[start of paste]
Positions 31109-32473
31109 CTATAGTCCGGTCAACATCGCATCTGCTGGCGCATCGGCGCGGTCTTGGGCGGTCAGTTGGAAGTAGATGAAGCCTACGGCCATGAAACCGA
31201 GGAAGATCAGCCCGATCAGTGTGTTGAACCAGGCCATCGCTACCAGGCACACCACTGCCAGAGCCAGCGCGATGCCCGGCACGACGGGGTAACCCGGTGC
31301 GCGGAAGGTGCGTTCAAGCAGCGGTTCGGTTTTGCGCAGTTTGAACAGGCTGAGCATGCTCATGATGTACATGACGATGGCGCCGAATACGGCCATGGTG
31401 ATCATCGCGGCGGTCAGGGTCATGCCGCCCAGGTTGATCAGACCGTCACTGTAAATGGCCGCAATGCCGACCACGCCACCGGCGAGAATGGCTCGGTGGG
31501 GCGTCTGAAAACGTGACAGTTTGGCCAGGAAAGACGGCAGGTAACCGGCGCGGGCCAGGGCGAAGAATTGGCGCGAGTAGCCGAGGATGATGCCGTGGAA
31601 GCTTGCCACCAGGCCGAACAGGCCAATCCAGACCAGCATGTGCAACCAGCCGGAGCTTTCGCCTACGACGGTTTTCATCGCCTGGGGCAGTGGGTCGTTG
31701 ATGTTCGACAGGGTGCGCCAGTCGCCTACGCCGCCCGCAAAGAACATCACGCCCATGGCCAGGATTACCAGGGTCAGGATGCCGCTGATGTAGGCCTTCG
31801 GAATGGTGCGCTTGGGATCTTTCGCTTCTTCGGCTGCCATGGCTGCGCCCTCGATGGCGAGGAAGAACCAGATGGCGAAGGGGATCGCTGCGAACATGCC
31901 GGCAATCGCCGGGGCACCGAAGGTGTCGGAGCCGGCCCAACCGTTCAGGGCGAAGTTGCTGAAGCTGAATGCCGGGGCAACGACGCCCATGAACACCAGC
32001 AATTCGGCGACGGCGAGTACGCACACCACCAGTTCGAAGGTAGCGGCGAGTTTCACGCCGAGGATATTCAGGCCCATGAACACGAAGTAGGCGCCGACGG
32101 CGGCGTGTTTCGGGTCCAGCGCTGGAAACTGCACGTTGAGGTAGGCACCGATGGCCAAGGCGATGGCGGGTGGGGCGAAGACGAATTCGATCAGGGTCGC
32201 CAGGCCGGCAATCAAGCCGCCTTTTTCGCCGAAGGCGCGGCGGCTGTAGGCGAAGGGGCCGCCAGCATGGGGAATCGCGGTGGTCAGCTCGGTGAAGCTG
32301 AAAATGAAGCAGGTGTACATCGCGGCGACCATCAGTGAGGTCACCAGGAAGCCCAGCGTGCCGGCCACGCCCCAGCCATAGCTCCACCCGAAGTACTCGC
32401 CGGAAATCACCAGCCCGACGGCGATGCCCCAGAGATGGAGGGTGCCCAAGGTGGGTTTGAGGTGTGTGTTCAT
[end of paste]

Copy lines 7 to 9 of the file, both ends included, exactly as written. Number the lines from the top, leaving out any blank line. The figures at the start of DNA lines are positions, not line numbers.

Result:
31601 GCTTGCCACCAGGCCGAACAGGCCAATCCAGACCAGCATGTGCAACCAGCCGGAGCTTTCGCCTACGACGGTTTTCATCGCCTGGGGCAGTGGGTCGTTG
31701 ATGTTCGACAGGGTGCGCCAGTCGCCTACGCCGCCCGCAAAGAACATCACGCCCATGGCCAGGATTACCAGGGTCAGGATGCCGCTGATGTAGGCCTTCG
31801 GAATGGTGCGCTTGGGATCTTTCGCTTCTTCGGCTGCCATGGCTGCGCCCTCGATGGCGAGGAAGAACCAGATGGCGAAGGGGATCGCTGCGAACATGCC